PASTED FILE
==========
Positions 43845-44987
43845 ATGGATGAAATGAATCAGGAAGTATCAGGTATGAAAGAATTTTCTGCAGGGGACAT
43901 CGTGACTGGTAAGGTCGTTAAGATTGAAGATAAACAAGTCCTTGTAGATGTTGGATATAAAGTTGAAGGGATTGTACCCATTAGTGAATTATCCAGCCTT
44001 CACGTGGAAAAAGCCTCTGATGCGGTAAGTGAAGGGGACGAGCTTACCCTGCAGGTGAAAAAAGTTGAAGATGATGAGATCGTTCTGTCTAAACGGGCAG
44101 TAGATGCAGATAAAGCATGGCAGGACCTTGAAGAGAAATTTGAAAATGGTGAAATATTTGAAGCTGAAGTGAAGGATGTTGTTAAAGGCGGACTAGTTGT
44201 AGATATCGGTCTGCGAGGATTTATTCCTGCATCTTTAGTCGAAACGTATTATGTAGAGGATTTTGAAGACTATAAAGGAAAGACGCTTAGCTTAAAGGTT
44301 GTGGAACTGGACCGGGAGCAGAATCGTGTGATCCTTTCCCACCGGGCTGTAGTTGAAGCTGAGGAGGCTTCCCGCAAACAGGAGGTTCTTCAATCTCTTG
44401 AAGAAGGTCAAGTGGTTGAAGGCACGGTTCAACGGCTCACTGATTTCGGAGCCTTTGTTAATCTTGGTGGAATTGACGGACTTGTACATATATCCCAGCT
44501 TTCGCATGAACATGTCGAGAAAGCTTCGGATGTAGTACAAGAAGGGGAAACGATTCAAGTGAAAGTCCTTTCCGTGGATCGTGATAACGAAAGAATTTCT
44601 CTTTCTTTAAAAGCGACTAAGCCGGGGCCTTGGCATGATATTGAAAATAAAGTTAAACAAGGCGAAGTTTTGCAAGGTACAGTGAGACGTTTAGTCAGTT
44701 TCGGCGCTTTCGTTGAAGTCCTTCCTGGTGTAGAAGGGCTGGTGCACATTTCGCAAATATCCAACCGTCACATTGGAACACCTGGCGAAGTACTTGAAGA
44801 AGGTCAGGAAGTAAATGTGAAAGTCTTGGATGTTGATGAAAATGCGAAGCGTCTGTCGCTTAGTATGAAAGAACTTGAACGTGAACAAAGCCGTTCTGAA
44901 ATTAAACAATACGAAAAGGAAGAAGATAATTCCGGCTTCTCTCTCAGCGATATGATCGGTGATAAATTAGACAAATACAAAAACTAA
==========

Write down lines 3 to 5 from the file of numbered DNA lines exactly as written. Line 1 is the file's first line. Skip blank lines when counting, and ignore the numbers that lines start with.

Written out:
43901 CGTGACTGGTAAGGTCGTTAAGATTGAAGATAAACAAGTCCTTGTAGATGTTGGATATAAAGTTGAAGGGATTGTACCCATTAGTGAATTATCCAGCCTT
44001 CACGTGGAAAAAGCCTCTGATGCGGTAAGTGAAGGGGACGAGCTTACCCTGCAGGTGAAAAAAGTTGAAGATGATGAGATCGTTCTGTCTAAACGGGCAG
44101 TAGATGCAGATAAAGCATGGCAGGACCTTGAAGAGAAATTTGAAAATGGTGAAATATTTGAAGCTGAAGTGAAGGATGTTGTTAAAGGCGGACTAGTTGT